They say that “the best revenge is living well”. This is where that starts. Being anything other than kind to someone who you have no desire to be kind to is empowering. When you react without kindness-the other party wins. When you also take into account the judicial transparency addressed above, it actually does you a favor to have a track record of kindness. It certainly is much more difficult for the opposing party to ever label you as something otherwise when all of your words and acts are polite, courteous, and generous.

Fifth Standard: Demonstrate an Understanding

If you really want to impress a Judge, assuming a Judge ever asked to see your communication, use this trick:

When responding verbally or in writing to the other party, first state what you understand their rationale to be. After this, explain your rationale.

Example- Phone Conversation

  • Suppose a client had a conversation with the father of her son. At the time of the conversation, the father has the child with him for the Summer in Kentucky.
  • The client begins the conversation by stating, ” I understand your work schedule does not allow you time to drive our son back to Minnesota and then drive home yourself.” (This is a brief opinion of the father’s rationale)
  • She continues, “However, the doctors said ‘in light of his two prior sinus surgeries he should not be put on a plane. You have to drive him.” (This is a brief explanation of the client’s rationale)

Again with the concern for judicial transparency and for the sake of avoiding further problems that come from rash communication practices (which you may not realize have been your historical communication pattern) this communication tactic will protect and help you avoid further interpersonal issues with the other party in the matter.

Sixth Standard: R-E-L-A-X

Often time cases are made more difficult because parties love to text each other. Now we all text message in both our professional and personal lives. However, in the context of a family law matter, clients must be aware of the risks that come with text messaging. A lot of clients are aware that they should not be talking on the telephone with the other party as that’s only going to lead to an argument. The inability to consistently get someone on the telephone increases the advantage of text messaging – just text and they’ll get it when they read it. Oftentimes text message communications go too far.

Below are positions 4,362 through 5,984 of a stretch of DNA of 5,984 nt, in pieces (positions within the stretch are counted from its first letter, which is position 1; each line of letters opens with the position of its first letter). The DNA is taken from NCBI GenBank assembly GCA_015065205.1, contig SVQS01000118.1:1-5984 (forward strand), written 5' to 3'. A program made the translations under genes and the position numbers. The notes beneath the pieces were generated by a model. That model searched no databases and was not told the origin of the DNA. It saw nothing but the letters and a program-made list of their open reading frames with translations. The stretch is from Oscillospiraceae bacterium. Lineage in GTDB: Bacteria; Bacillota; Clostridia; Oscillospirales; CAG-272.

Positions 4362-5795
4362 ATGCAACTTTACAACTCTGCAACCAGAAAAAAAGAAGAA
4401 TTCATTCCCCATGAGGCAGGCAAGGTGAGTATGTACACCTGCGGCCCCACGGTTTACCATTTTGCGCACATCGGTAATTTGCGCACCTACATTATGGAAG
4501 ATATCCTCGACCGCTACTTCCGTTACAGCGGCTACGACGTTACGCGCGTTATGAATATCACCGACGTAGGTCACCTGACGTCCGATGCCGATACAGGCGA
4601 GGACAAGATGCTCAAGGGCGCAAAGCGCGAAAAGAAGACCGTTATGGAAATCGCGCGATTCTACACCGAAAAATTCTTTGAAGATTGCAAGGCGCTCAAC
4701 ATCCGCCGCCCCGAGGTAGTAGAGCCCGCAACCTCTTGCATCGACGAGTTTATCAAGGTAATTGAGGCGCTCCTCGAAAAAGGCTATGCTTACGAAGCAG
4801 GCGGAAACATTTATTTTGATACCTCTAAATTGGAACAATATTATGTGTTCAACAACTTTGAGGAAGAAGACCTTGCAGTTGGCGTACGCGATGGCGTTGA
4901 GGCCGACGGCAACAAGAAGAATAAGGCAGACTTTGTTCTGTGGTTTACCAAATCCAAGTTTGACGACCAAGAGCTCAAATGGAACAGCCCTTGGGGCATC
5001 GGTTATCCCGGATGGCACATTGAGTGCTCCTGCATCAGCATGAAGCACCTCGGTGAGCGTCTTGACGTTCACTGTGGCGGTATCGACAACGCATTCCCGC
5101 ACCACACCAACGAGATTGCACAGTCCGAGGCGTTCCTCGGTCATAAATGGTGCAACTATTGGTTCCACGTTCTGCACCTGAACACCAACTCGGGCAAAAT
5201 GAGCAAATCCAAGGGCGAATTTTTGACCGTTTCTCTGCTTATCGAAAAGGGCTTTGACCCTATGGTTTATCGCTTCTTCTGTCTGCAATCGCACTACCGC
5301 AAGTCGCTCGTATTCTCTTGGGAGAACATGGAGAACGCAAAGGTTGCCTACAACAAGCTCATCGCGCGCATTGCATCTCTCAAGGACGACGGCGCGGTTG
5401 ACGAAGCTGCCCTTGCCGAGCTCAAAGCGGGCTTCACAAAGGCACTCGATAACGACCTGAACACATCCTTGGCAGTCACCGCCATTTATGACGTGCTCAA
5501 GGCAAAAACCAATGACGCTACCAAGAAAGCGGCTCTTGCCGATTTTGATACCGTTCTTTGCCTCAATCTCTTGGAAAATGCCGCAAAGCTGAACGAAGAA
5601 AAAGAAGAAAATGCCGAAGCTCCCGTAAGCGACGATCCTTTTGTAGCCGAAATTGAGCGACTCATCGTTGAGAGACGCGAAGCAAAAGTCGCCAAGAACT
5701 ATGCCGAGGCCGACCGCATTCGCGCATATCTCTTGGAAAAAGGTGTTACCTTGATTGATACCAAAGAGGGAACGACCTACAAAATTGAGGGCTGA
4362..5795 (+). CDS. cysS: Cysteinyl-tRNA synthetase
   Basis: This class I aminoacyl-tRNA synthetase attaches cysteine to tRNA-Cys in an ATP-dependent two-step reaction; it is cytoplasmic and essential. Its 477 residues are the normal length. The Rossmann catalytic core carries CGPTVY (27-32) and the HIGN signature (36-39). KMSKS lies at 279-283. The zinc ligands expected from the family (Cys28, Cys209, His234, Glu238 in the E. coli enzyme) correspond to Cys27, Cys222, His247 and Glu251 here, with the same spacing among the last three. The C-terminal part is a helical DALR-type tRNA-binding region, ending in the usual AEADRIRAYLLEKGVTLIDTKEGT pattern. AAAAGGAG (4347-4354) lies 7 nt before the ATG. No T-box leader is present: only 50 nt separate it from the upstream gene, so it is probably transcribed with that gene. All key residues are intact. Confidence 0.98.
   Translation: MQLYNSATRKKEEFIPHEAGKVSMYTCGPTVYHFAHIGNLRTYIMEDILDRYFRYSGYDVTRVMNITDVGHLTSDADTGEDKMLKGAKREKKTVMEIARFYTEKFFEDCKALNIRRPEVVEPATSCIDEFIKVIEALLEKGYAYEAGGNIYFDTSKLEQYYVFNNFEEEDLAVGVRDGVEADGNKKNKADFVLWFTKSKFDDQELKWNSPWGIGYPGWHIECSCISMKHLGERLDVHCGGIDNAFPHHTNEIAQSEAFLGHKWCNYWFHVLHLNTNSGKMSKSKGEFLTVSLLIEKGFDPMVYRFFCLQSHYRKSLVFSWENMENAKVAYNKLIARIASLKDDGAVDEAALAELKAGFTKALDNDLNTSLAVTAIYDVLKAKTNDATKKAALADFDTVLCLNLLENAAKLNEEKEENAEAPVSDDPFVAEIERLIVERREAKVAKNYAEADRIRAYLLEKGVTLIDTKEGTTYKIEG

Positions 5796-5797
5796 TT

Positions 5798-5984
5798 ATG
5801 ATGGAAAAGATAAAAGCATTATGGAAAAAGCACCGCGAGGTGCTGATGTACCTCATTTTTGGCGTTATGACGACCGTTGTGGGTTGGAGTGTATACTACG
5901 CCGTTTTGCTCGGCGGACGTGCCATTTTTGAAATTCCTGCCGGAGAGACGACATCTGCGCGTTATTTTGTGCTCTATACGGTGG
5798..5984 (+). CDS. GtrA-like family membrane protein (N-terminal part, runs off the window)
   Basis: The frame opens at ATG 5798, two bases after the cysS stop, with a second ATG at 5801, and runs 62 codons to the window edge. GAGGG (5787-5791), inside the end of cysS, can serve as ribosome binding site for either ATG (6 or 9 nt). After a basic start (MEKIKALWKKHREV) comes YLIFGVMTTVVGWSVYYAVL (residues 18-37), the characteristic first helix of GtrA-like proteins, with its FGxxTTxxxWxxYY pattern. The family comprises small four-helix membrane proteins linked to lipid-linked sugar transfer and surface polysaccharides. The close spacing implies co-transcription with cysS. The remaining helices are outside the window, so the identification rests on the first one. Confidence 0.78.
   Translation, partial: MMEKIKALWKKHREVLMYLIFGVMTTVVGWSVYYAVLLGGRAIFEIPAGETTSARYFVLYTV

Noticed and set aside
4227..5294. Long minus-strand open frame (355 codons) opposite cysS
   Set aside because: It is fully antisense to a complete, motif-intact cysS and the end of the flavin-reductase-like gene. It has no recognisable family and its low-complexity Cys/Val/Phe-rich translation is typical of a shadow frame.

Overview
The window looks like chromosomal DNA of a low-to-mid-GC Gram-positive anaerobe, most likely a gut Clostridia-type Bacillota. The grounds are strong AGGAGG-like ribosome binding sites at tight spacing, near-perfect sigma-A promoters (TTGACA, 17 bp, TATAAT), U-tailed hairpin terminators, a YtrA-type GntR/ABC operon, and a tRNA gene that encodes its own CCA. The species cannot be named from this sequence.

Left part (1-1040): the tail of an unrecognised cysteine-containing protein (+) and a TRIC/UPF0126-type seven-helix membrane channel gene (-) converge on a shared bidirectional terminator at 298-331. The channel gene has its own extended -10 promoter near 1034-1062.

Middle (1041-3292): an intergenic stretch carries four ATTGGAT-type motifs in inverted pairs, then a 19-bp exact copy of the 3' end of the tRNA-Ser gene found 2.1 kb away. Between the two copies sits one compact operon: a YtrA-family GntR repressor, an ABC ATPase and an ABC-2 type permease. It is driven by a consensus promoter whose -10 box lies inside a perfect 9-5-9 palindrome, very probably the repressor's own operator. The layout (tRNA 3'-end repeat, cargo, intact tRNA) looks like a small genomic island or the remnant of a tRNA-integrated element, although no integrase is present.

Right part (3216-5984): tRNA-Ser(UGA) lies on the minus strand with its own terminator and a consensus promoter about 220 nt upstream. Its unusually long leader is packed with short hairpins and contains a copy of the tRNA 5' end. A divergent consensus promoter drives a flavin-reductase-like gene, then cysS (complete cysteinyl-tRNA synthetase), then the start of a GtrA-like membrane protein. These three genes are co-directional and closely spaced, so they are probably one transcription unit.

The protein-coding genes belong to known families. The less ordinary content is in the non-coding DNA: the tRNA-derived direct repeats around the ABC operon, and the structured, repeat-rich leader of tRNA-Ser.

It’s entirely too easy to respond to a text message quickly and without consideration. Though we generally encourage clients to use text messages to acknowledge emergencies or delays where email would be inconvenient, such practice should be limited. Though email tends to be a little slower and a little more onerous, the average typing ability still allows people to better articulate themselves than typing everything with thumbs. Text messaging encourages abbreviations, brevity, and emojis-many of which parties wish they could take back after they’ve been sent.

Hence, the last principle is to relax. By this I mean, you don’t need to respond to every communication right away. With the principle of relaxing, I challenge you to do the following practice: determine more than one way to respond. Conceptually give in to your base instincts and determine how you want to respond. Then, because you’re challenging yourself to think of more than one response, perhaps you’ll think about any of the above principles to come up with another way to respond. Perhaps the second way you’re thinking about is the kind respond. Perhaps another one is focused on what’s best for the children. Perhaps the third one does both of those and demonstrates your understanding. If you relax and think of more than one response in time principles of this blog post will easily guide you as to which response to send.

Posted On

January 20, 2018